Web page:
Fort William Henry was a British frontier fort constructed on the orders of Sir William Johnson in September of 1755 at the southern end of Lake George in upstate New York. After its destruction by a French army under the leadership of the Marquis de Montcalm in August of 1757, at which time many of its defenders were "massacred", the outline of the fort lay exposed until 1952 when archaeological excavations began to expose the charred ruins of the fort. Regrettably, while this was one of the largest excavations ever conducted on a site of the French and Indian War, the project was published only in popular media. In 1992, however, a new movie version of The Last of the Mohicans was released by Twentieth Century Fox, describing some of the events that took place at this fort, and in 1993 there was a reanalysis and reburial of soldiers' skeletons that were first excavated at the fort in the 1950s. Given the fresh attention directed to this site and to the events that occurred there in the 1750s, it is now quite timely- forty years after the excavation- to present some of the results of a very old project.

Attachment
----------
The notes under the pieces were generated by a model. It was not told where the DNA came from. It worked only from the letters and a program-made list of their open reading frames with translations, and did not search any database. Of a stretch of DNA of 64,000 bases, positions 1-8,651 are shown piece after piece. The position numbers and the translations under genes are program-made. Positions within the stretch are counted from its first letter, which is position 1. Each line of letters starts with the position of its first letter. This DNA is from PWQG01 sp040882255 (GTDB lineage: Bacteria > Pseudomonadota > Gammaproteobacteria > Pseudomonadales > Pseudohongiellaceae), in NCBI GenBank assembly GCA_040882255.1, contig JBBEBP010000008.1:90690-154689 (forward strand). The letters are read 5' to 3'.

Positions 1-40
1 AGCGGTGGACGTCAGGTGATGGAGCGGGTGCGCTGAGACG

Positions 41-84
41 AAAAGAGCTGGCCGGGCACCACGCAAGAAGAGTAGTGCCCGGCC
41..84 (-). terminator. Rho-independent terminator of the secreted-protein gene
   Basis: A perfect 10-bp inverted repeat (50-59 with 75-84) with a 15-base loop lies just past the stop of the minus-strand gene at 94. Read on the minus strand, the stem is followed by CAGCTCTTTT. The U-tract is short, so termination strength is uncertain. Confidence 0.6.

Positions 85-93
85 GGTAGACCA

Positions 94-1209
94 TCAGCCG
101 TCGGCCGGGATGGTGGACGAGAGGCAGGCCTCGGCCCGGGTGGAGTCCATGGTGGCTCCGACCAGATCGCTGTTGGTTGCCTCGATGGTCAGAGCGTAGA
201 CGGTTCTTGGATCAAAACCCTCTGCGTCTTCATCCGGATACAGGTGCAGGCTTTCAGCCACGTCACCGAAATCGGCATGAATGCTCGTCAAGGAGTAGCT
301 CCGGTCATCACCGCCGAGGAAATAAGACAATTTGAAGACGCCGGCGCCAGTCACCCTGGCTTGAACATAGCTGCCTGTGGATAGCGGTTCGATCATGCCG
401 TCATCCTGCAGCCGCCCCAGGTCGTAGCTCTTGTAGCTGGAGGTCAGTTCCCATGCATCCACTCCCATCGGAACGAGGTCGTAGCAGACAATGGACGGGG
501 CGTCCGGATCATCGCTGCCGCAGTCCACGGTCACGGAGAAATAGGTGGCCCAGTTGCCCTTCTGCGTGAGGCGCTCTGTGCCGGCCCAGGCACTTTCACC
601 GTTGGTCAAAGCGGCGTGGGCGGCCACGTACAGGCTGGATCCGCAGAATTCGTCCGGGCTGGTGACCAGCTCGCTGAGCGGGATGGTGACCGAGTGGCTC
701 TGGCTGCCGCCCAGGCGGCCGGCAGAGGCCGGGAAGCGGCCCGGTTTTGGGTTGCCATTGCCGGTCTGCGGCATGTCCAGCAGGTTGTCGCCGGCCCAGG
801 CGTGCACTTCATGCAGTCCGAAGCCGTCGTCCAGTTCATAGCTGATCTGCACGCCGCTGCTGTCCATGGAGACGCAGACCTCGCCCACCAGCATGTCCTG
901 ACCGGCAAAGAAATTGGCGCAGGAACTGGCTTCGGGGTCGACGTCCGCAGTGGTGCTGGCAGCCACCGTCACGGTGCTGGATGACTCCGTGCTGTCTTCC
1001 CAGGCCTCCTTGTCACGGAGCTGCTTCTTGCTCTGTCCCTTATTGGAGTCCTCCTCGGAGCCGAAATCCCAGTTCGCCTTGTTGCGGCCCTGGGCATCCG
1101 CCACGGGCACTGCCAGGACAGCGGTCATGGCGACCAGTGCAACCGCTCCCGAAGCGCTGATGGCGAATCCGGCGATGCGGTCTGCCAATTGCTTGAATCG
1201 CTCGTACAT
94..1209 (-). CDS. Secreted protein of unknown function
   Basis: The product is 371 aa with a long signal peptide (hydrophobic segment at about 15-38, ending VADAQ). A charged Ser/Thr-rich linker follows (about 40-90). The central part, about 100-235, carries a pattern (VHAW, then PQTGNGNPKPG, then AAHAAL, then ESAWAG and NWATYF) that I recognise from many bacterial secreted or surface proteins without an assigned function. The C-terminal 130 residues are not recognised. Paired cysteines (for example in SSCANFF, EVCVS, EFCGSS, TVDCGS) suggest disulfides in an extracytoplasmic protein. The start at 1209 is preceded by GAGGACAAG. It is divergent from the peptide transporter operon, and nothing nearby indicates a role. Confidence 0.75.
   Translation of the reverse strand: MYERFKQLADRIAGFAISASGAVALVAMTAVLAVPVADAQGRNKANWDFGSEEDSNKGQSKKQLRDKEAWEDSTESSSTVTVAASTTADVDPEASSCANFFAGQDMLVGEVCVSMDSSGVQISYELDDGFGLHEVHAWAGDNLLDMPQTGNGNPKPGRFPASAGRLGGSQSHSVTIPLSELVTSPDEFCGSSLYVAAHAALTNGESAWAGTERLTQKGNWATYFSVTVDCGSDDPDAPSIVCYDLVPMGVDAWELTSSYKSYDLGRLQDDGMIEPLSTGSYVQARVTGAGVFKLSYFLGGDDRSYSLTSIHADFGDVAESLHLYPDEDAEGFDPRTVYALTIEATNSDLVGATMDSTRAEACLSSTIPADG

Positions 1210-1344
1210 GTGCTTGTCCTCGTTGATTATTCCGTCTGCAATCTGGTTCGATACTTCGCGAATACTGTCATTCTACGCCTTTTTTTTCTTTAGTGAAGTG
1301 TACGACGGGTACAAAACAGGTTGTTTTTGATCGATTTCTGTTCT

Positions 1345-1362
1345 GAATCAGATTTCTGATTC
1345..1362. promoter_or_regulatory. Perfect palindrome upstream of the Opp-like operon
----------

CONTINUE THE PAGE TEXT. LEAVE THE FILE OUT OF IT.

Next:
Starbuck, David R.
"A Retrospective on Archaeology at Fort William Henry, 1952-1993: Retelling the Tale of The Last of the Mohicans,"
Northeast Historical Archaeology:
20, Article 2.
https://doi.org/10.22191/neha/vol20/iss1/2 Available at: https://orb.binghamton.edu/neha/vol20/iss1/2